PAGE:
Staying cybersecure when on the road

Jul 12, 2011 9:30am

By Jennifer Leuer, Senior Vice President of Experian Consumer Direct

Whether you are traveling for work or pleasure, the last thing you want to think about is having your identity stolen. At Experian’s ProtectMyID, we wanted to better understand how travelers were putting themselves at risk and commissioned a survey to look into it. The survey results indicated that people often leave themselves open to unnecessary risk, but there are simple steps you can take to stay cyber secure while on the road.

Identity theft is a real risk and one that is amplified during the summer months. Survey results indicated that, whether booking flights at home, logging on at a Wi-Fi hotspot in the airport or surfing the Web in a hotel room, people can put their information at risk if their connection is not secure.

Additional results indicated that enterprising identity thieves who monitor social networks or online activity will find plenty of victims. About one-fifth of all survey respondents post their travel plans to social networking sites, and the number increases in the 18-to-34 demographic. Survey trends also showed the bulk of travelers staying connected while on vacation, with a disturbing number accessing public Wi-Fi, increasing their personal data’s vulnerability.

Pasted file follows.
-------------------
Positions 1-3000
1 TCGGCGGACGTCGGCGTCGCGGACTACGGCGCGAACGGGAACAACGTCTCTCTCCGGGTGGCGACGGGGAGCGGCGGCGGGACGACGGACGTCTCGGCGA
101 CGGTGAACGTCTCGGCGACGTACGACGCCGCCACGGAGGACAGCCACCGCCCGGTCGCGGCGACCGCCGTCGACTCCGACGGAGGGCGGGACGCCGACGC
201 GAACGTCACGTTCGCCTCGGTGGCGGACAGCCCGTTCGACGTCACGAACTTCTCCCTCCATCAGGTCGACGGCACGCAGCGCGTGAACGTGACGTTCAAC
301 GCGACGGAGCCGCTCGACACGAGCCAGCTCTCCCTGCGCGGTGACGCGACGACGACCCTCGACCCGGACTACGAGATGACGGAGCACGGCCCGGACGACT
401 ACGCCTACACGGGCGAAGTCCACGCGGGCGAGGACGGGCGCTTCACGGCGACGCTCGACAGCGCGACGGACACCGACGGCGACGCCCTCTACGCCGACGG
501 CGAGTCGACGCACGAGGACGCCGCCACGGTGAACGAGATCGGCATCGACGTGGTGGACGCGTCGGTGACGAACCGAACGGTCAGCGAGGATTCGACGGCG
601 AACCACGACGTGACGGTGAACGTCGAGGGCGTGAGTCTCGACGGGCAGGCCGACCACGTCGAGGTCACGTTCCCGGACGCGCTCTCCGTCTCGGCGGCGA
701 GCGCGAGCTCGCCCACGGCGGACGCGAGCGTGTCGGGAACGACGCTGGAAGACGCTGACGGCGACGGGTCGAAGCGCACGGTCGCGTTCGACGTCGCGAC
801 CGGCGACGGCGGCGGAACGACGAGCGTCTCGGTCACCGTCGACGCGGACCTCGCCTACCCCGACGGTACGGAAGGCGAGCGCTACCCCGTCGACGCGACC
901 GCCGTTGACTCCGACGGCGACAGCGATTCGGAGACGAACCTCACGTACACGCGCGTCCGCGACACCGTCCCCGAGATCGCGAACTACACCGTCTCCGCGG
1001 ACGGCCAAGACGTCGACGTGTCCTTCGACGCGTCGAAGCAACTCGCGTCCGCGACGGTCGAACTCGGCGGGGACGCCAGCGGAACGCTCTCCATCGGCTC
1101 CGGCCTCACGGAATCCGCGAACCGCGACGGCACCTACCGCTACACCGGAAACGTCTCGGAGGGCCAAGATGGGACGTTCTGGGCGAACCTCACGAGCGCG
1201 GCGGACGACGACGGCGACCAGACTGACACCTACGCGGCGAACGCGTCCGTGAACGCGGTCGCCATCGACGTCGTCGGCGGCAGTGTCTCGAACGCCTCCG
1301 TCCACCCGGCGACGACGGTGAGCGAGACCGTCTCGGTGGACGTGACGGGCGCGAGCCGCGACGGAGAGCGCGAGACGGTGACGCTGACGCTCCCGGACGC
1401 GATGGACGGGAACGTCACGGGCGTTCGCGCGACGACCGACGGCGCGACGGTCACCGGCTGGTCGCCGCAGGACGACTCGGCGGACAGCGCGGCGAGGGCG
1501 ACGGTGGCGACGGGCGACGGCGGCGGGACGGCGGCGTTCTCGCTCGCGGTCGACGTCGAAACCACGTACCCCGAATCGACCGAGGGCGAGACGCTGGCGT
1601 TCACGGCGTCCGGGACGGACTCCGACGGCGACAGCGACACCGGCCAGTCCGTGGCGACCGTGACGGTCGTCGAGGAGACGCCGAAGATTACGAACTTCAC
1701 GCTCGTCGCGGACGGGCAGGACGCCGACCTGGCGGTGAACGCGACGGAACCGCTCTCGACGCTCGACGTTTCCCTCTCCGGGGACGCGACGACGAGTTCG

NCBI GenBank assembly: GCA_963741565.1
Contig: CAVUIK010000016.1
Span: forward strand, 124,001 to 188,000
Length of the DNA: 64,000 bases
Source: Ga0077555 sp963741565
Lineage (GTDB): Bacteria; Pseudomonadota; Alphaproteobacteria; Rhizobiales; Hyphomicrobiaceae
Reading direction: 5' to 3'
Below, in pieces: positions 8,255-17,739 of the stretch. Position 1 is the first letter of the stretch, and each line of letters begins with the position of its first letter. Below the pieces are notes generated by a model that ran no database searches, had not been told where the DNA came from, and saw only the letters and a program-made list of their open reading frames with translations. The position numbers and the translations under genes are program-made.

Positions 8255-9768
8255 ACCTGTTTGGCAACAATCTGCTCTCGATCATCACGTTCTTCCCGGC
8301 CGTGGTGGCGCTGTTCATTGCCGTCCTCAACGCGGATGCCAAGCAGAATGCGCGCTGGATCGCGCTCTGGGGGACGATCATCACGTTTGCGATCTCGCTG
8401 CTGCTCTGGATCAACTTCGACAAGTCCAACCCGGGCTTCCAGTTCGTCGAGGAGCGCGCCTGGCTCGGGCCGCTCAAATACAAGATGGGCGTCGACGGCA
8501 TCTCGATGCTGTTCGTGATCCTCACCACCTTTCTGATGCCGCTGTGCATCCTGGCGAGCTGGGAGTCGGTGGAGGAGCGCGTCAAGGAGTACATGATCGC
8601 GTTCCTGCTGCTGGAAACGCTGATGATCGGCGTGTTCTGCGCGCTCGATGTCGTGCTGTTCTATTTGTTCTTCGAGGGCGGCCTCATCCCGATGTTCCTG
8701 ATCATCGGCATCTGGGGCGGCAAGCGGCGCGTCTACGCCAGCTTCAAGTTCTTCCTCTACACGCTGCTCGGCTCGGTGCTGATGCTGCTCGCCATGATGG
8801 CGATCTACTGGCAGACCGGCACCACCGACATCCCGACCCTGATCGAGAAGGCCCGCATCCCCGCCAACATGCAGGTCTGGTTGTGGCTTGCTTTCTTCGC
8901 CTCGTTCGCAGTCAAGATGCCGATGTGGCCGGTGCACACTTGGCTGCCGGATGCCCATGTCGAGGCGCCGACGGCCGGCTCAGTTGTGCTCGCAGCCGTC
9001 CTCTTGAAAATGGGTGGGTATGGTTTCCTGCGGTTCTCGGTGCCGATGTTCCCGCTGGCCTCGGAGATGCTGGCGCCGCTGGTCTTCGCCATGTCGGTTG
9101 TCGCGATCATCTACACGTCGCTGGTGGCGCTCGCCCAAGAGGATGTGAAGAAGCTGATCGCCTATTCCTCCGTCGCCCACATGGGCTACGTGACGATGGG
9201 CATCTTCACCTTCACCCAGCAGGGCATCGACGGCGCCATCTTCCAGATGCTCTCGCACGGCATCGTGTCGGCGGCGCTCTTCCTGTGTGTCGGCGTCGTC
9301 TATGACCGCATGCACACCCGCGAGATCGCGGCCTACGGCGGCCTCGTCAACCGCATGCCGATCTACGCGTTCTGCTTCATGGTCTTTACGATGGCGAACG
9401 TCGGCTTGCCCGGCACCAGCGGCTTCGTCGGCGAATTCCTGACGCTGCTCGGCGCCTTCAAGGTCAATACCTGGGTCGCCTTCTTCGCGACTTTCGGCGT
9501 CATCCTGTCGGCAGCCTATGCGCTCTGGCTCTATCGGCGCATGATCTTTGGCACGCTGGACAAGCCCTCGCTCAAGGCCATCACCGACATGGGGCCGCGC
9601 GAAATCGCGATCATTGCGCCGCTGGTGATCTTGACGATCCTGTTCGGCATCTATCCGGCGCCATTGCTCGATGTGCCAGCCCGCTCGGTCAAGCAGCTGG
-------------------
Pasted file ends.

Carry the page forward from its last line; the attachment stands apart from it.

Whether on a staycation or a far away vacation, following are ProtectMyID summer travel tips that people can do themselves as way to better protect their identities:

1. Wi-Fi hotspots are a hotbed for identity thieves. Nearly 60 percent of survey respondents use public Wi-Fi in some capacity while traveling.

  • When available, use a hard-wired connection or a personal Wi-Fi hotspot rather than public Wi-Fi. A DSL connection is typically more secure than any free Wi-Fi network you may find in a hotel business center or lobby.
  • A weak password, while using free Wi-Fi can make your computer more susceptible to invasion. Strengthen your password by making it longer and including an array of symbols, letters and numbers.
  • If you plan on using Wi-Fi provided by your hotel, ask what security measures are taken to protect guests’ information.

2. Be careful about broadcasting travel plans. Almost 50 percent of survey respondents between the ages of 18 to 34 post to their social media pages with updates on their travel whereabouts.

  • While managing privacy settings is a great way to control who views your page, you can never be certain who is reading about your whereabouts.
  • Postpone posting pictures of your adventures until you return home. Posting photos in real time are an indicator that your home is vacant, welcoming intruders.

3. Book travel on secure sites. Fifty-two percent of survey respondents aged 18 to 34 usually book travel via online third party sites.

  • While third-party sites may offer better prices, some deals are too good to be true. If it is a boutique travel site, be sure to do your research. Check for any feedback on the site, such as in online forums, blogs or groups.
  • When you click on the page to pay, ensure that it’s a secure site. The URL should begin with “https.”